Challah

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I’m going back to London in 2 weeks and still had 1kg of bread flour to use up.

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Which meant baking this behemoth of a bread.

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My dad used to work for a Jewish company and he mentioned that Rosh Hashanah just passed (and is apparently related to the stock market crashing?). And that made me want to try making Challah.

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Although I’ve only seen Challah shaped in a straight braid, I read that Challah eaten on Rosh Hashanah is usually shaped in a round shape.

(Yes I know that one sausage is misshapen)

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I’ve never eaten authentic Challah before so I didn’t have anything to compare my bread against. Still tasted like a good enriched bread! And the shape is just so pretty.

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I used black sesame seeds to decorate the top, although most pictures I saw had white sesame seeds. I only had the black ones though, and I do think it would have gone better with white sesame seeds.

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I’d like to just put out a disclaimer that this is most probably not authentic Challah bread. I’m just trying to bake a bread that I’ve always thought looked amazing. It tasted good, slightly rich in flavour with a nice crust, so I say just try it out!
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I adapted the recipe from here, and just used bread flour instead. I also substituted some water for milk because heyyy more flavour.

Ingredients

  • 857g bread flour (or 6 3/4 cups)
  • 14g yeast
  • 1 egg, beaten
  • 1/2 cup vegetable oil
  • 1 tbsp salt
  • 112g sugar (or 1/2 cup)
  • 1 cup warm water mixed with 1 cup milk (so you get 2 cups of a milk/water mixture)

Method

  1. In a large bowl, add half of the bread flour, yeast, sugar, and salt. Make sure the salt is separated from the yeast. Gradually add in the two cups of water/milk and mix between additions.
  2. Add the beaten egg and the oil.
  3. Slowly start mixing in the rest of the flour.
  4. When the dough pulls away from the bowl, tip out onto a floured surface and knead until the dough is no longer sticky. You might need more flour at this stage if the dough is still too sticky.
  5. Place the dough in an oiled bowl and turn the dough around so oil covers the top of the dough ball (this is to stop the dough from sticking to the cling film when it rises). Cover the bowl with cling film and leave to rise for 2 hours.
  6. Knock the dough down and split the dough into 4.
  7. Roll out the dough using a rolling pin to form a long rectangle. From the long end of the rectangle, roll it like a swiss roll so you get a sausage shape.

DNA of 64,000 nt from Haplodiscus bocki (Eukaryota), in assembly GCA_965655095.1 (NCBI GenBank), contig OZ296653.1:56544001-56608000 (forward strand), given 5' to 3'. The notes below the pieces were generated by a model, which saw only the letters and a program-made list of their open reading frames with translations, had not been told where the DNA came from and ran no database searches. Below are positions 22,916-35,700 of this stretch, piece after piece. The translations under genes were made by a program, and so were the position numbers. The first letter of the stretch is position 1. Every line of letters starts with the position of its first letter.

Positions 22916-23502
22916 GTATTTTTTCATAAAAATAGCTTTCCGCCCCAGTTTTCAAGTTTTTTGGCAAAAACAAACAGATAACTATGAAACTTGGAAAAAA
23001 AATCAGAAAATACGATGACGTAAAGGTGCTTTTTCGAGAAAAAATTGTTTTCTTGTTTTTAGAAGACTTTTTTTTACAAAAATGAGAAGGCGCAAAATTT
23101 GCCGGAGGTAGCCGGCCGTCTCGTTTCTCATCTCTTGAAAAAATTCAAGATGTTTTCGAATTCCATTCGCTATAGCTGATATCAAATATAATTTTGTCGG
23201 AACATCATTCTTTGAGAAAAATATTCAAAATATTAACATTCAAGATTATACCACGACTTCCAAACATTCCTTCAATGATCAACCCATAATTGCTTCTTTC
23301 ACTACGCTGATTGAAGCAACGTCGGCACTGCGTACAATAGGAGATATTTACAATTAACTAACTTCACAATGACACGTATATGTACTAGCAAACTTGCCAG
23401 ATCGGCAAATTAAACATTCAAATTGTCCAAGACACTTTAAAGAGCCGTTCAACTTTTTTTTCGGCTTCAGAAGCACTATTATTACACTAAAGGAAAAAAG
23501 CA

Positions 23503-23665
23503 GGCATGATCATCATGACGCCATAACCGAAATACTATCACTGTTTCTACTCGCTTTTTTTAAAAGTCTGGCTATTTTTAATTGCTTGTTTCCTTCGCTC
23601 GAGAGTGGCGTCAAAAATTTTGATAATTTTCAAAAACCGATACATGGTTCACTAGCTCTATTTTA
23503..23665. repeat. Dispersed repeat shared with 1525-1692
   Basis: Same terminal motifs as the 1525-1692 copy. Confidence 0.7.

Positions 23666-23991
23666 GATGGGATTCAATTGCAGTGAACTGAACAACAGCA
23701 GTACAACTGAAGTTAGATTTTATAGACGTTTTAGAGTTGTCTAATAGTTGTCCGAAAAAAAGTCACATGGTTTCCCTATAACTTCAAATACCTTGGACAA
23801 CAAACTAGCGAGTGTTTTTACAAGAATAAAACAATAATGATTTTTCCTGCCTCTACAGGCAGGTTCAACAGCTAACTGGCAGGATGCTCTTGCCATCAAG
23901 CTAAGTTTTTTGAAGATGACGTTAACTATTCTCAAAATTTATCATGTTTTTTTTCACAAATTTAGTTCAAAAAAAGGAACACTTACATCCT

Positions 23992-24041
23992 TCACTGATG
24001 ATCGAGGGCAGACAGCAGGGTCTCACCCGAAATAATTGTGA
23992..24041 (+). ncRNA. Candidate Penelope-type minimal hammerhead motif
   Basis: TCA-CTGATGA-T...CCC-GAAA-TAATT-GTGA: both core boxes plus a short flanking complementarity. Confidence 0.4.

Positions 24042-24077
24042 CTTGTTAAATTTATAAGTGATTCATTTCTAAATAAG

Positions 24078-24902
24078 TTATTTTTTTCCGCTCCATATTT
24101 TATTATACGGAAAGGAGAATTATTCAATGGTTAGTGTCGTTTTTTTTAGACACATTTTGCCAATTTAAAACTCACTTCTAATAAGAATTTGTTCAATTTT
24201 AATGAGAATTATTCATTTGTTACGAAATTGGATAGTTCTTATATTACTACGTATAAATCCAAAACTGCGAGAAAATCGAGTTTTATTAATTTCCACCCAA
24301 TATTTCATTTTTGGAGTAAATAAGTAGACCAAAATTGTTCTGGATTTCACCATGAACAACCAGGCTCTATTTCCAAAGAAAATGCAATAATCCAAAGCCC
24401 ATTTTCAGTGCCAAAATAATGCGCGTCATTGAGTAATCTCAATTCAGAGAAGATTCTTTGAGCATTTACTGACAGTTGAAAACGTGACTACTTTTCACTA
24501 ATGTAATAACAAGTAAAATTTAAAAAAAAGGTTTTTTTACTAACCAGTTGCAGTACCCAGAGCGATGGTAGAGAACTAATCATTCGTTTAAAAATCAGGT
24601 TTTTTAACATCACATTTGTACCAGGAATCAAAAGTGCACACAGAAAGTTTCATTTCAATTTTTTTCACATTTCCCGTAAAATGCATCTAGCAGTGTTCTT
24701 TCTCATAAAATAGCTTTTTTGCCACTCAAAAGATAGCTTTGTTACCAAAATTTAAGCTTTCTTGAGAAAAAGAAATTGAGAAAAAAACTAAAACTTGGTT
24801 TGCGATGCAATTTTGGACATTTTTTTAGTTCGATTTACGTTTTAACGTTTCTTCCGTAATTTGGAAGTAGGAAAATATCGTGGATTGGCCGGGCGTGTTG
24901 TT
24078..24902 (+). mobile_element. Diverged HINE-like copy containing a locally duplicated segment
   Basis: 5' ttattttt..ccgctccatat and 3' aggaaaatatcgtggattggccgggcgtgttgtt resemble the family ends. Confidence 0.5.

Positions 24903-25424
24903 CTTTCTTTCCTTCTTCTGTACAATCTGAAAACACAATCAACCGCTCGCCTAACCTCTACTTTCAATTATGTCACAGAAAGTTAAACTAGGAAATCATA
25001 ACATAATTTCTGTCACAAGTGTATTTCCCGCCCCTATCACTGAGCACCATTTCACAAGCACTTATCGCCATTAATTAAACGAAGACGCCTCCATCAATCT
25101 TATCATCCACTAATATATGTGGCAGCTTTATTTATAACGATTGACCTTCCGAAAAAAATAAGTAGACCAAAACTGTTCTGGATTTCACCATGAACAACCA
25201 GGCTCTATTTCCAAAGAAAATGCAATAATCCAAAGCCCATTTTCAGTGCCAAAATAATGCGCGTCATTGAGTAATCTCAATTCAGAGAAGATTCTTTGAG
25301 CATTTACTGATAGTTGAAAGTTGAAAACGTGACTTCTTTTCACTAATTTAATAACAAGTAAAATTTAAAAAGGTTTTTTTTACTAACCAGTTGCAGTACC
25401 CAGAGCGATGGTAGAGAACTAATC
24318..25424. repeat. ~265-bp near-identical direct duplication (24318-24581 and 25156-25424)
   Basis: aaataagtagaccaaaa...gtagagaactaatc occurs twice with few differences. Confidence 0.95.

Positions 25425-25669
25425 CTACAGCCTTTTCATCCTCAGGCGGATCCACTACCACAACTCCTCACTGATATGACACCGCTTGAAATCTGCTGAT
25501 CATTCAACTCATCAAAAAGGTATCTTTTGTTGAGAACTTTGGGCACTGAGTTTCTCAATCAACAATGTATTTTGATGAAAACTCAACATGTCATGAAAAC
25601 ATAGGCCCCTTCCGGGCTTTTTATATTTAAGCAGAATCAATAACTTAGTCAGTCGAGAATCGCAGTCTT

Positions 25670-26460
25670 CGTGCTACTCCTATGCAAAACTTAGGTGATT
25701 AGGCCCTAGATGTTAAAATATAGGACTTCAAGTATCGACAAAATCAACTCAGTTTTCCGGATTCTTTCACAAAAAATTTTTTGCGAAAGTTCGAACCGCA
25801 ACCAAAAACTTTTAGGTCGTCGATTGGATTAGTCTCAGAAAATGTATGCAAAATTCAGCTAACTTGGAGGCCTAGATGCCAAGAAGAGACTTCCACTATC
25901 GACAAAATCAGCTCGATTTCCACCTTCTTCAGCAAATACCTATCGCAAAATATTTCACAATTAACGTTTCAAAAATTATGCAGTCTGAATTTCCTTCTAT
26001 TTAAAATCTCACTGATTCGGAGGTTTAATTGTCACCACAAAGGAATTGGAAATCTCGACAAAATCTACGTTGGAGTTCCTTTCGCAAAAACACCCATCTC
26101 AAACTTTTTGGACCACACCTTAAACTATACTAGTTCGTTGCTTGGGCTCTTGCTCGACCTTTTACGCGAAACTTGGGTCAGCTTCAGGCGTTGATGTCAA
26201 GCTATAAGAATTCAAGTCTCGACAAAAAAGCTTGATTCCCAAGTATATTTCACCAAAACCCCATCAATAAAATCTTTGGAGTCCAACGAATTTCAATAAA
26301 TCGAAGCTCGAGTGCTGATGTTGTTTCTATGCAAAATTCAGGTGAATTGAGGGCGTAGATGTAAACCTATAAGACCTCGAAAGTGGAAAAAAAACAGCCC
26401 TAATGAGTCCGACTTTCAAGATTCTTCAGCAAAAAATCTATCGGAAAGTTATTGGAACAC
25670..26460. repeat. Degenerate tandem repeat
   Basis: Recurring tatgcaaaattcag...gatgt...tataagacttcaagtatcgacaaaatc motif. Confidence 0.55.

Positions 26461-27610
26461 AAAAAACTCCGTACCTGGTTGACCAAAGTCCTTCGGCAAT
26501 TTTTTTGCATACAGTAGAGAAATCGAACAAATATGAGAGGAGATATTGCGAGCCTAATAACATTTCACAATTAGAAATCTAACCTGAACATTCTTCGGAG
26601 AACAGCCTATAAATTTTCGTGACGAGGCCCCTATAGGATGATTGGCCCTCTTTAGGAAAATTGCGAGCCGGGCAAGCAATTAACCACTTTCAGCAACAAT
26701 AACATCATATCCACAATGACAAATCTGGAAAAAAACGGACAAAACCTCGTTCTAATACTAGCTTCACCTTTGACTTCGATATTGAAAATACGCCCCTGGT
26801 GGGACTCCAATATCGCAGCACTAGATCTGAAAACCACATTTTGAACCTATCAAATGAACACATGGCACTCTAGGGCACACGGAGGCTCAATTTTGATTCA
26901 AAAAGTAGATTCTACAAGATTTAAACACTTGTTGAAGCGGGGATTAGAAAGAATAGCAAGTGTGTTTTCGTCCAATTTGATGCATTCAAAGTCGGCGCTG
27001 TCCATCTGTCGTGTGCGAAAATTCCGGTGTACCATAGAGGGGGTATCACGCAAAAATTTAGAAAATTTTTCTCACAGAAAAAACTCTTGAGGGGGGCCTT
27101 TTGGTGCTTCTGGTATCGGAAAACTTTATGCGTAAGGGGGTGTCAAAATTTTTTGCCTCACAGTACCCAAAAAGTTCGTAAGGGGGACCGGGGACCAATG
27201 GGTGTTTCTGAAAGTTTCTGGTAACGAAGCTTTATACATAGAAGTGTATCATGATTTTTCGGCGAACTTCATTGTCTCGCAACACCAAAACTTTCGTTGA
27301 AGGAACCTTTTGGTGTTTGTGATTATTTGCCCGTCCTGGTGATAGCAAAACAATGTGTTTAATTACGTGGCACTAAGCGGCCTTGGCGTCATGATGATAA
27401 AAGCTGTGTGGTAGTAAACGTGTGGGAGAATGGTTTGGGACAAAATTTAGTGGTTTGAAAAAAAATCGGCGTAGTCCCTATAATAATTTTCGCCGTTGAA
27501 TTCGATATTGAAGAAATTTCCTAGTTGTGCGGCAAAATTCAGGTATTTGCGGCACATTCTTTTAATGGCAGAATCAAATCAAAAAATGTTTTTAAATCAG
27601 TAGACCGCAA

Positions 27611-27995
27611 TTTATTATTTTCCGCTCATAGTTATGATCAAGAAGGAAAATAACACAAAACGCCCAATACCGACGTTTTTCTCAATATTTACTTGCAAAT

8. Arrange the 4 dough sausages into a tic-tac-toe pattern. Weave the sausages together.
  9. Follow this guide to making a round challah, except when you reach the end, gather the loose ends of the dough together at the top of the ball. Flip the ball, such that the loose ends are now at the bottom of the ball. I think this looks neater.
  10. Place on a baking sheet and let rise for half an hour.
  11. Glaze with egg wash and poppy seeds or sesame seeds.
  12. Bake at 190°C for 25 mins. Switch off the oven and leave for 10 mins.

Notes

  • If you still don’t get how to shape the Challah (like me at first) watch some Youtube videos.
  • This is a reaaally sticky dough and your life will probably be way easier if you have a dough hook. If, like me, you don’t have a dough hook, you really have to knead a lot. Sweat was pouring down my face (might also be because I have no upper body strength).
  • This bread smells amazing.
  • The original recipe uses plain flour. If you’re using plain flour as well, use 7 cups of flour instead of 6 3/4 cups. Bread flour has more gluten so it needs more water.
  • The original recipe bloomed the yeast first, mixing the yeast with some water and sugar until a foamy mixture is formed, before adding it into the dough. Personally I’ve never seen the need for it if I’m using instant/active dry yeast. I only bloom the yeast if I need to test if it’s alive (like if it is really old).
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One thought on “Challah

  1. If they are Christian, let it be noted that Christians from countries ruled by Islam frequently take on the unsavory characteristics of Muslims in order to survive. Indeed, despite the discrimination they suffer, paradoxically they are often boosters for Islam.

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